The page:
Chesterfield Royal Hospital NHS Foundation Trust has published a tender notice for a patient administration system to replace its current system, which is reaching “end of life” in March 2014.
The tender, published in Official Journal of the European Union, says the trust wishes to procure a system that will be fully implemented by the time its contract for a McKesson PAS runs out.
The trust is one of 26 that were running McKesson’s Totalcare or STAR systems when NHS Connecting for Health signed a support deal with the company in 2006.
The deal recognised that delays to the National Programme for IT in the NHS would leave trusts needing to run their legacy systems until the ‘strategic’ Lorenzo EPR was ready.
The support deal ends in 2014, and a number of Midlands trusts have already issued tenders for PAS replacements. However, Chesterfield’s OJEU notice says the trust wants a system that can form the foundations of an electronic patient record.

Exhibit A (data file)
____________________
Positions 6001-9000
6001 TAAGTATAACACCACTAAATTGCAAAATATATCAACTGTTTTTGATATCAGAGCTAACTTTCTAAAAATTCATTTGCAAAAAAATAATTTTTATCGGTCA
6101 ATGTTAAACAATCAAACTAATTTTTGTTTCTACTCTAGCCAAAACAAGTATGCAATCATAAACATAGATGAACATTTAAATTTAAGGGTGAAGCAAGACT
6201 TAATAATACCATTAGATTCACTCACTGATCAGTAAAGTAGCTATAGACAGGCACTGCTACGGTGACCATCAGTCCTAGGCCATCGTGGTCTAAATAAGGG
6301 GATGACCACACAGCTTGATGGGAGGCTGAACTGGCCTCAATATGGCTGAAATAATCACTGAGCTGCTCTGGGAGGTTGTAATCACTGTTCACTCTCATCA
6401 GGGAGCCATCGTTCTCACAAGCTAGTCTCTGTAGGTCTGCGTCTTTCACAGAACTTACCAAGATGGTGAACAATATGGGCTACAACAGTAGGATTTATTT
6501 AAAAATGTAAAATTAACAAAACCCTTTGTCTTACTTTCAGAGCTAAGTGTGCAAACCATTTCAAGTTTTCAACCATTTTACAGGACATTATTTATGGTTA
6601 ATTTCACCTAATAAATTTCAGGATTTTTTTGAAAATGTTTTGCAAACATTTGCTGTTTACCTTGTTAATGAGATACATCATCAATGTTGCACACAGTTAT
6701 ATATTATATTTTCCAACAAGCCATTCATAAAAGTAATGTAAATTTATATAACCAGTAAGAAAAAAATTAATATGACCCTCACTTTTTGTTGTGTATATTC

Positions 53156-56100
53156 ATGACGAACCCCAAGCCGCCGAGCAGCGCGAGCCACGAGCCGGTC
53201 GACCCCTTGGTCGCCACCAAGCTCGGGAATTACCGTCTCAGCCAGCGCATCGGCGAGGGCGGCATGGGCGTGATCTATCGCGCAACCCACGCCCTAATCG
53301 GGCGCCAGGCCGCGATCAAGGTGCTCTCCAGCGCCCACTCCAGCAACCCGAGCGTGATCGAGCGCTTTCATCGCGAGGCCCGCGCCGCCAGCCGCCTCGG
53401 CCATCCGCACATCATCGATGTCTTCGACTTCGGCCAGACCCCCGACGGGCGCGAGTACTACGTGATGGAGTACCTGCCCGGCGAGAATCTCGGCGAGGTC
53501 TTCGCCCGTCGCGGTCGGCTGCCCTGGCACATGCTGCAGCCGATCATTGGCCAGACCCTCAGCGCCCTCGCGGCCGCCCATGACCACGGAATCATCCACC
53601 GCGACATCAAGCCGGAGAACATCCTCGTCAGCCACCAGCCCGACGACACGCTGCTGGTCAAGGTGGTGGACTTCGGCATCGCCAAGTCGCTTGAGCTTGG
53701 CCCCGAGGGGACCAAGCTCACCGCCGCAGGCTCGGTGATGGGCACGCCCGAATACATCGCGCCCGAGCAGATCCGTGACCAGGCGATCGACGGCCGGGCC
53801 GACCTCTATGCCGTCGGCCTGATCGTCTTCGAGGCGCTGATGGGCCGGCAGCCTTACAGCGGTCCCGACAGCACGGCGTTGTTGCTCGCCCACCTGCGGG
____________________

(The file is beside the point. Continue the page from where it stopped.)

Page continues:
“The system must interface to existing departmental systems during the initial transition and where necessary for the future. It is proposed that the successful system will be capable of forming the basis of an EPR system at a future date.”
The tender also indicates that the trust is interested in implementing a clinical portal, either from the winning PAS provider, or separately.
“The clinical portal should provide patient-context sensitive access to multiple clinical systems, initially within Chesterfield Royal Hospital, but potentially extending to other systems across the local community.”
The trust also requires the PAS to include hospital-wide patient management system functionality, outpatient clinic management, admitted patient care management, waiting list functionality, case note tracking, clinical coding as well as requiring a full data migration process.
Chesterfield’s annual plan 2011-2012 says that one of its main goals is to go and procure a new PAS. It underlines that new systems are needed not just because of the imminent end of the support contract, but to secure “further improvements to clinical care and business efficiency.”
Chesterfield implemented Totalcare in 1984. The trust’s tender notice says the new contract will be for an initial period of ten years, with the possibility of extension of up to five years, based on performance. The value of the tender is put at between £5m and £7.75m.
© 2012 EHealth Media.
Register: To add a comment you must be registered.